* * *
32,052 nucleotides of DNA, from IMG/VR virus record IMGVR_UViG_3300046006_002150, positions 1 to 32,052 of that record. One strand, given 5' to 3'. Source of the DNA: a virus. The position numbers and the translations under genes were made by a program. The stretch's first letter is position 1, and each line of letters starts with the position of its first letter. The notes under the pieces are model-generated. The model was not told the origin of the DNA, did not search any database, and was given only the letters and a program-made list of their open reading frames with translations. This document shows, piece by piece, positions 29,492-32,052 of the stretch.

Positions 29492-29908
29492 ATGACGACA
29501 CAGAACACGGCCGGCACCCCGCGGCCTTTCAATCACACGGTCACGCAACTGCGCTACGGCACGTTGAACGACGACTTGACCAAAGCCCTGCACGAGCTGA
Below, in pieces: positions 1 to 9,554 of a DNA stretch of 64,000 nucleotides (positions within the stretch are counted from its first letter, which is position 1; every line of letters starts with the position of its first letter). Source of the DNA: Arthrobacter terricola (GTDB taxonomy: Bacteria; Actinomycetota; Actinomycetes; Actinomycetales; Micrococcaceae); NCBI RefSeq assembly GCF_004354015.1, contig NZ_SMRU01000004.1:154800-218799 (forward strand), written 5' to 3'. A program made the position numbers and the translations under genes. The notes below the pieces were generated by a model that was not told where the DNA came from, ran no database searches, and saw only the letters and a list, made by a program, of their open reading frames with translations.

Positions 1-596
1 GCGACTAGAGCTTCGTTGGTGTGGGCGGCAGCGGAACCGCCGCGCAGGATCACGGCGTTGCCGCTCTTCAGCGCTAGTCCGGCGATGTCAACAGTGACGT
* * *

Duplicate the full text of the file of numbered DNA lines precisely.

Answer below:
32,052 nucleotides of DNA, from IMG/VR virus record IMGVR_UViG_3300046006_002150, positions 1 to 32,052 of that record. One strand, given 5' to 3'. Source of the DNA: a virus. The position numbers and the translations under genes were made by a program. The stretch's first letter is position 1, and each line of letters starts with the position of its first letter. The notes under the pieces are model-generated. The model was not told the origin of the DNA, did not search any database, and was given only the letters and a program-made list of their open reading frames with translations. This document shows, piece by piece, positions 29,492-32,052 of the stretch.

Positions 29492-29908
29492 ATGACGACA
29501 CAGAACACGGCCGGCACCCCGCGGCCTTTCAATCACACGGTCACGCAACTGCGCTACGGCACGTTGAACGACGACTTGACCAAAGCCCTGCACGAGCTGA
Below, in pieces: positions 1 to 9,554 of a DNA stretch of 64,000 nucleotides (positions within the stretch are counted from its first letter, which is position 1; every line of letters starts with the position of its first letter). Source of the DNA: Arthrobacter terricola (GTDB taxonomy: Bacteria; Actinomycetota; Actinomycetes; Actinomycetales; Micrococcaceae); NCBI RefSeq assembly GCF_004354015.1, contig NZ_SMRU01000004.1:154800-218799 (forward strand), written 5' to 3'. A program made the position numbers and the translations under genes. The notes below the pieces were generated by a model that was not told where the DNA came from, ran no database searches, and saw only the letters and a list, made by a program, of their open reading frames with translations.

Positions 1-596
1 GCGACTAGAGCTTCGTTGGTGTGGGCGGCAGCGGAACCGCCGCGCAGGATCACGGCGTTGCCGCTCTTCAGCGCTAGTCCGGCGATGTCAACAGTGACGT